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Best advise from experts for b school applicants

Writing an Application for B-SCHOOL is the hardest part of the application process. To make it a bit simpler we have some advice from the B-School experts, on what do they expect in an application.

A.keith Vaighn of Marshall School of Business, University of South California, says “The applicants should just be their selves and follow directions. Schools are not trying to trick them, but are trying to know who they are.”

Monika Gray, University of Georgetown advises applicants to be true to who they are. She says “The biggest mistake the candidates make when preparing an application is to try to figure out who we are trying to preview and who we think is the best candidate and leave out lots of important things about themselves.”

According to her, most students fail to understand that B-schools are looking for all-rounded people who are interesting and that doesn’t have to relate to something that seems business school related. “When we ask students about their hobbies and interests , they say following the stock market. It is fine to have such a hobby, if it really is, but if your hobby is playing socker, jogging or mountain climbing that’s perfectly fine to admit, because most people find their creative solutions outside their work space. So it’s important to us that we have students who do interesting things and not solely focus on whatever they are interested in doing professionally, as it helps them balance themselves. So , be honest about who you are and develop that personal profile and not just assume that everything has to go specifically matching your career.”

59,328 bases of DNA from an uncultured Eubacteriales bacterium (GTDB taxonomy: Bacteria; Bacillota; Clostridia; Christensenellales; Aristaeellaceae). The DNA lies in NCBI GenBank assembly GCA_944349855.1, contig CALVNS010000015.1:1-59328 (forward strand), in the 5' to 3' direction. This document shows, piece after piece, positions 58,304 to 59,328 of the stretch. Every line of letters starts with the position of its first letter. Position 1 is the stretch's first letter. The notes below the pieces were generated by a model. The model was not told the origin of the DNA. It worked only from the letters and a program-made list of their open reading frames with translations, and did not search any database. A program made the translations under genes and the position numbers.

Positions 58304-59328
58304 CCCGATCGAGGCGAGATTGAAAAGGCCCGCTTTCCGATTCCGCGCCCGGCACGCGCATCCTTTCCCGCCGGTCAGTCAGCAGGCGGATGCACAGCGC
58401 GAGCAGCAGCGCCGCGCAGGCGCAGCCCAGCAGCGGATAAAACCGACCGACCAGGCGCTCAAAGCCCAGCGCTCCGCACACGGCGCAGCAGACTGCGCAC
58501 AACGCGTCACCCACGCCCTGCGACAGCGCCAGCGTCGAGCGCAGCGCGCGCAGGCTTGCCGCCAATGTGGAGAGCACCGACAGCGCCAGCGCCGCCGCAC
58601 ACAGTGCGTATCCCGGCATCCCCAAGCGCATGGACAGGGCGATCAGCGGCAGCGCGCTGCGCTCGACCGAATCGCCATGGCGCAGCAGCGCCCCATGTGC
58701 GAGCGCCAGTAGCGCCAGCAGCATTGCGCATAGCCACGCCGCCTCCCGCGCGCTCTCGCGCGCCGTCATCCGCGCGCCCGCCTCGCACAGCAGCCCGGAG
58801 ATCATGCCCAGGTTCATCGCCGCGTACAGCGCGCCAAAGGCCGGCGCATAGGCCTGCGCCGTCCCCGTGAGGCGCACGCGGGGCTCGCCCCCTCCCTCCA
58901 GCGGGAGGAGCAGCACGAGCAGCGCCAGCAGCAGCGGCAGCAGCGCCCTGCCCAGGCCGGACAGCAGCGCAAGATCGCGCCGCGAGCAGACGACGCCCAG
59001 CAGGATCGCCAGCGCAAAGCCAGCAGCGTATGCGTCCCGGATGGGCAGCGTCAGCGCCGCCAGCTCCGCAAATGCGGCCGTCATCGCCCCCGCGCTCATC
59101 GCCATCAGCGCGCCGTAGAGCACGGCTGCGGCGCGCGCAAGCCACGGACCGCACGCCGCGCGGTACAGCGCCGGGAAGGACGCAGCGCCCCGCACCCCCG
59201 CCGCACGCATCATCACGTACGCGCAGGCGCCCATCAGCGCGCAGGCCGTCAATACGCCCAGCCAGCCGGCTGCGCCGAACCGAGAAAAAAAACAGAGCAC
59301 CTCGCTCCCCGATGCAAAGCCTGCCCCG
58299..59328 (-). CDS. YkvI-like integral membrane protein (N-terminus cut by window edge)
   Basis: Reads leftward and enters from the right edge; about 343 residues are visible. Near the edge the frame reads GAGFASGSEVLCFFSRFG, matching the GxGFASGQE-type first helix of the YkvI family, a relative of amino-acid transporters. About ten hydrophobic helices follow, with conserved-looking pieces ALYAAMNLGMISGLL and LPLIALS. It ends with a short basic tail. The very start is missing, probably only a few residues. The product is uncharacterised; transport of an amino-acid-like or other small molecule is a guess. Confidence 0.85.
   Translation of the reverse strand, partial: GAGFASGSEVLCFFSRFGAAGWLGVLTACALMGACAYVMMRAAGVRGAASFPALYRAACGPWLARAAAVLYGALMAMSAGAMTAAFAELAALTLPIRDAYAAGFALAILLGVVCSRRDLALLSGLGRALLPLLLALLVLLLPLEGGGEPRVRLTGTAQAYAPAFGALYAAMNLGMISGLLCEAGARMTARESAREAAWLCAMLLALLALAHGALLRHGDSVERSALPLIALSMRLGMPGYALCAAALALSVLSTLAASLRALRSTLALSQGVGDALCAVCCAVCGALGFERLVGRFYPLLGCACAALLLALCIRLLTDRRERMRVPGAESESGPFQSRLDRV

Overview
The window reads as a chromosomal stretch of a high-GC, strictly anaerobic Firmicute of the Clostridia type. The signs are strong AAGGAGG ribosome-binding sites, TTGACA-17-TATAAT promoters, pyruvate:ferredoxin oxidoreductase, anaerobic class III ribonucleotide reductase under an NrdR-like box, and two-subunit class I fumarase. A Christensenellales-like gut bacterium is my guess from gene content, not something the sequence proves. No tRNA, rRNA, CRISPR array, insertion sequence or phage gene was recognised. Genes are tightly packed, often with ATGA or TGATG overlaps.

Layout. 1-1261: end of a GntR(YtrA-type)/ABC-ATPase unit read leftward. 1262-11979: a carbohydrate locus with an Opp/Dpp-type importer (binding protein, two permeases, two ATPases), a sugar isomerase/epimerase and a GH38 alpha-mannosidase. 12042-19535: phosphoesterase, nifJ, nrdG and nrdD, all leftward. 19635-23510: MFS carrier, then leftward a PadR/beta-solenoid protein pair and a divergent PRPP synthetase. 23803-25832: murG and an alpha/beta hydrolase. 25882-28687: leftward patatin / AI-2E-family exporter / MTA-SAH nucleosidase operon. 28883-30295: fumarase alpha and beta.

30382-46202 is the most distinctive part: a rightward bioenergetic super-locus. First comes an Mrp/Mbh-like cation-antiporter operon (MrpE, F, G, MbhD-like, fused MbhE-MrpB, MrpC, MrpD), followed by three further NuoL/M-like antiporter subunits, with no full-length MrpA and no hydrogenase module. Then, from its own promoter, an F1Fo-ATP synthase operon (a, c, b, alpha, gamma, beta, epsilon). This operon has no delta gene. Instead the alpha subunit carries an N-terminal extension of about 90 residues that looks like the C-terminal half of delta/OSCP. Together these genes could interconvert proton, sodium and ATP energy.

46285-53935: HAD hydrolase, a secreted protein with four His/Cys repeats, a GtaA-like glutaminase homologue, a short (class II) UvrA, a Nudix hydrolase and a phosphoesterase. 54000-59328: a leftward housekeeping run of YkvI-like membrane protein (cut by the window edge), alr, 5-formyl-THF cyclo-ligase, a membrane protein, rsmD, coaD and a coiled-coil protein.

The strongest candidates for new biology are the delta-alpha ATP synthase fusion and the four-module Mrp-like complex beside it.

According to Richard G . Miller, Carey Business School, John Hopkins University. “Make sure you turn the interview into you being the interviewer. Ask the right question.”

Gaynor Jones, Freeman school of Business, Tulane University says “Keep it simple. It is important for the candidate to put across basics about themselves. When we look at an applicant or an application comes in , we try to get an idea about who the applicant is . We don’t want to read the same thing and boring stuff. Make it different and interesting, yet complete and simple.”
Alice Hiang, Hult International Business school agrees and says,” Try to use application to let yourself come through. We get hundreds of applications , those who let their personal story and unique characteristics come through, are the ones who are selected”.
Glenns Burman, Rutger Business school, comments ” When it comes to an application, you have to treat it as an opportunity to get in through the door. It has to represent you to the best of your abilities. Understand that you have one shot to make 1st impression. Make sure its complete, make sure its on time or even early, especially when applying for some finantial aid or scholarship. One should understand that its more than just a piece of paper, it is you. I do not know the person, I can come to who you are at that point is through that application.